“By their own admission, leaders of the Republican Revolution of 1994 think their greatest mistake was overlooking the power of the veto. They gave the impression they were somehow in charge when they weren’t. And after President Clinton vetoed their bills, making it impossible for them to accomplish all their goals, they ended up being viewed as failures, sellouts, or both. Today, Democrats not only have the White House. They have the Senate too. So we have to be realistic about what we can and cannot achieve, while at the same recognizing that realism should never be confused with capitulation.

Translation: Due to the veto power, Republicans didn’t accomplish what they wanted to in 1994—while suffering with their base in saying they could—and they are in a much weaker position now.


“On health care, that means we can — and should — propose and vote on straight repeal, repeatedly. But we can’t expect the president to sign it. So we’ll also have to work, in the House, on denying funds for implementation, and, in the Senate, on votes against its most egregious provisions. At the same time, we’ll need to continue educating the public about the ill-effects of this bill on individuals young and old, families, and small businesses.

“And this is why oversight will play a crucial role in Republican efforts going forward.

Translation: defunding won’t work either since it would require shutting down the government—which is why all I can promise is to hold some biased hearings.

People: the modern Presidency has enormous powers. We will preserve the great gains of the last two years as long as Obama is in the White House, and will be in a position to expand them when he wins re-election. Our position can’t be taken by storm—only by surrender.


*I’m not saying that the President has any intention of meeting the Republicans halfway on policy. His press conference on Wednesday made that very clear. But his rhetoric has been conciliatory—and as I’ve said before, while that might frustrate progressives eager for a donnybrook, it’s outstanding politics in a country where everyone is raised on civics-book bipartisanship and a huge majority of voters wish Washington politicians would “stop bickering” and “get things done.”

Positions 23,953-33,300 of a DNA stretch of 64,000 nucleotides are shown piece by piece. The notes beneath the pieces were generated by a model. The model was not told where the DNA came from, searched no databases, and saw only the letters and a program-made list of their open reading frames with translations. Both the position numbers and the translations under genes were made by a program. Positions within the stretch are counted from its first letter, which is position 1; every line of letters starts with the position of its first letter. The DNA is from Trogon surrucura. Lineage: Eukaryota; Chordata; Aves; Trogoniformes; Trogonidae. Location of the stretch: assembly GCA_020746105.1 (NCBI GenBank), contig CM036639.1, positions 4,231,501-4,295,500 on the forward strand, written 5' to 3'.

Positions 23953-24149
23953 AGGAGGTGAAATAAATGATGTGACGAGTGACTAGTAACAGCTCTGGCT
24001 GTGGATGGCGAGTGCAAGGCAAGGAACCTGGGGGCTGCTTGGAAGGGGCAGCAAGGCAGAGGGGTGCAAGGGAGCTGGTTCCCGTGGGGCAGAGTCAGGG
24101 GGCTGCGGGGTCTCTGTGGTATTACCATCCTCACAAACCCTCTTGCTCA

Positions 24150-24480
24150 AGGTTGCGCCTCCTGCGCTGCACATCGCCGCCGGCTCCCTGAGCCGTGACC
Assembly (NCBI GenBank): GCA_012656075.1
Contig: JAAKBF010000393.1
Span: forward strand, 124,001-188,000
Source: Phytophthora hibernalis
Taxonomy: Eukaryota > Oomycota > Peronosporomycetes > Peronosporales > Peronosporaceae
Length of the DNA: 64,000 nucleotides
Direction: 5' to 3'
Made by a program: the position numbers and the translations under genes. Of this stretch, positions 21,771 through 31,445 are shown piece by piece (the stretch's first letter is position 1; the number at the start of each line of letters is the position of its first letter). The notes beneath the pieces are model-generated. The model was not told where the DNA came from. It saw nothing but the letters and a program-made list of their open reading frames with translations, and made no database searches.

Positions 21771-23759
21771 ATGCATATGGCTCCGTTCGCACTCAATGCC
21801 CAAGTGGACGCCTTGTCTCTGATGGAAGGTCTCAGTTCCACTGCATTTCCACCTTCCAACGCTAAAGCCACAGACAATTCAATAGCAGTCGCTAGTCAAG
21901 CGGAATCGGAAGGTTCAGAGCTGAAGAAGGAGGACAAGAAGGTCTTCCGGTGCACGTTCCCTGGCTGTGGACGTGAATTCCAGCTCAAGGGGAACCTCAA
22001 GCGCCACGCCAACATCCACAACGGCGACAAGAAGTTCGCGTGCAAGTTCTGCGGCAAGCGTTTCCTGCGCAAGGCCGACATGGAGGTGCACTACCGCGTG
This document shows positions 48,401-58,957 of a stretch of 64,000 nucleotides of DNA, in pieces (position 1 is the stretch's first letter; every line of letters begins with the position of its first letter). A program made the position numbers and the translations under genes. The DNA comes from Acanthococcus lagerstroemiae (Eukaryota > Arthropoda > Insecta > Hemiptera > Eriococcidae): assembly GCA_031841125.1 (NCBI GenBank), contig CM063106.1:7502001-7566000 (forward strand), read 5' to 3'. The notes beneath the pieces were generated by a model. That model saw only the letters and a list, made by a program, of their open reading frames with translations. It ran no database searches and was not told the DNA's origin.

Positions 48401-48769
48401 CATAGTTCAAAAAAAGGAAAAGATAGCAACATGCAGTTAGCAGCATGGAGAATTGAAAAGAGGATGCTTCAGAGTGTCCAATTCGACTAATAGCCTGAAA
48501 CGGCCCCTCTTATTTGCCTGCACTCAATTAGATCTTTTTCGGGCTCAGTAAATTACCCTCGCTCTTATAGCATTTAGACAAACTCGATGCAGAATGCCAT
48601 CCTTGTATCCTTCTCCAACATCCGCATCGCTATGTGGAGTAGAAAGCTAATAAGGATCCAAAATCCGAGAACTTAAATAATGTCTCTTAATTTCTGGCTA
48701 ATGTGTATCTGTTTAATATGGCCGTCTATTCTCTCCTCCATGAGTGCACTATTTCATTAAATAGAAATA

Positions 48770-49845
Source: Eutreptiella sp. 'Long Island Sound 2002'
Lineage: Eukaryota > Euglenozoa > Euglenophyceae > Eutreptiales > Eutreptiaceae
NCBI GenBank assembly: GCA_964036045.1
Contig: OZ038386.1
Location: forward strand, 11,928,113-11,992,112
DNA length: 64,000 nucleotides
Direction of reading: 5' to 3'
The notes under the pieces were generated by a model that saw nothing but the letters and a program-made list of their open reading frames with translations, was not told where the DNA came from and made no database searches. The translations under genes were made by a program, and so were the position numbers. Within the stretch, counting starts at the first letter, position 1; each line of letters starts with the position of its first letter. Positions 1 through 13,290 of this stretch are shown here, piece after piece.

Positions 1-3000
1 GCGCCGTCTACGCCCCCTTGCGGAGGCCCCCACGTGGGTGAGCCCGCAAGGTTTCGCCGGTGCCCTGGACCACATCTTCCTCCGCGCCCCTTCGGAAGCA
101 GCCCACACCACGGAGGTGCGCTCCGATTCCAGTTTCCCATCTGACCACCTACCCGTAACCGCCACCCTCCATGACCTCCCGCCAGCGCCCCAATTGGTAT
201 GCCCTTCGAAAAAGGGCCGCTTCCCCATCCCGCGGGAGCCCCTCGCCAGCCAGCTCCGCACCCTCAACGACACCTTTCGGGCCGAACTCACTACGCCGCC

The First Order of Business: Filibuster Reform

The Dems still have one House. They need to clean it up.

Now that the Democrats have held the Senate, they need to get their own house in order, and that means filibuster reform.  This time is now: the Senate can change its rules by simple majority at the beginning of a Congressional session, i.e. this coming January.

I’m assuming that Bennet wins in Colorado, as the Denver Post has already called it, and that Murray wins in Washington, since most the outstanding ballots are in Democratic King County (which includes Seattle).  That leaves the Dems with 53, including Holy Joe.  (Whoever wins in Alaska — either completely crazy Joe Miller or basically crazy Lisa Murkowski — will caucus with the Reps).

Is this majority enough to transform the filibuster?  No.  But it could be able to do one big thing, and maybe another.

First, end the filibuster for executive branch appointments.  It is simply unconscionable for the minority to prevent the President from filling his or her administration — regardless of which party is in power.  You don’t like Obama’s Czars?  Fine.  Give him up-or-down votes.  This really is a good government thing: the government has to run, and it has to be staffed.  No danger here of locking in political appointees past their time.

Will these 53 Dems do it?  I hope so.  You can always count on them to cave, and people like Mary Landrieu have tried to use these holds over appointees in order to extract concessions.  But this is so basic that it is really a requirement. 

Second, make them actually filibuster.  Many — including myself — were initially furious with Harry Reid for not making the Republicans actually filibuster, but there was a reason he didn’t: he couldn’t.  Under current rules, silent filibusters rule: all the minority needs is one Senator in the chamber to “note the absence of a quorum” to bring up a quorum call, and prevent cloture.

Now, most Senators might reject general abolition because they don’t want to give up that weapon if it’s really important.  Fair enough, I suppose — if it’s really important.  Put another way, making them actually filibuster could force them to disclose what some economists call their “reservation price” for something.  Right now, filibustering is costless.  It shouldn’t be.

The question is whether the Democratic caucus actually cares about helping their country (and their party), or whether they are more interested in their personal perks.  Heretofore, it has been the latter.  But they need to know that if they maintain the current system, they will lose the majority in 2012 — the 2012 Democratic Senate map is pretty ugly (defending Tester, Webb, MacCaskill, Cantwell, Stabenow, both Nelsons, and steaming pile of Kent Conrad).  They have to show that they can govern their own institution.